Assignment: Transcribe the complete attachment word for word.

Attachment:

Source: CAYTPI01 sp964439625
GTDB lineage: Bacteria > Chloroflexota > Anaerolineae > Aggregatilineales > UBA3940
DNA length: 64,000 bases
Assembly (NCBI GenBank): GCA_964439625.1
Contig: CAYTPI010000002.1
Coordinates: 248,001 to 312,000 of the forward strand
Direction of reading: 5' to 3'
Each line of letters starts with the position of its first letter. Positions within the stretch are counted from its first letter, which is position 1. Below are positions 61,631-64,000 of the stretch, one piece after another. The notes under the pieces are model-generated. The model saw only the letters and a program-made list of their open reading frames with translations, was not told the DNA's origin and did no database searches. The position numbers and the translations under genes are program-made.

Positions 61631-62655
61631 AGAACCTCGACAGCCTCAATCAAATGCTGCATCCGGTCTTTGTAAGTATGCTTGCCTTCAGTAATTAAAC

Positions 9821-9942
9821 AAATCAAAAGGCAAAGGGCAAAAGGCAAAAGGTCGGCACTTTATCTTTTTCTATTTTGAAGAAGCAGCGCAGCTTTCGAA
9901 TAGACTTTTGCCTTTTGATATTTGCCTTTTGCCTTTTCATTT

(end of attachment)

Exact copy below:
Source: CAYTPI01 sp964439625
GTDB lineage: Bacteria > Chloroflexota > Anaerolineae > Aggregatilineales > UBA3940
DNA length: 64,000 bases
Assembly (NCBI GenBank): GCA_964439625.1
Contig: CAYTPI010000002.1
Coordinates: 248,001 to 312,000 of the forward strand
Direction of reading: 5' to 3'
Each line of letters starts with the position of its first letter. Positions within the stretch are counted from its first letter, which is position 1. Below are positions 61,631-64,000 of the stretch, one piece after another. The notes under the pieces are model-generated. The model saw only the letters and a program-made list of their open reading frames with translations, was not told the DNA's origin and did no database searches. The position numbers and the translations under genes are program-made.

Positions 61631-62655
61631 AGAACCTCGACAGCCTCAATCAAATGCTGCATCCGGTCTTTGTAAGTATGCTTGCCTTCAGTAATTAAAC

Positions 9821-9942
9821 AAATCAAAAGGCAAAGGGCAAAAGGCAAAAGGTCGGCACTTTATCTTTTTCTATTTTGAAGAAGCAGCGCAGCTTTCGAA
9901 TAGACTTTTGCCTTTTGATATTTGCCTTTTGCCTTTTCATTT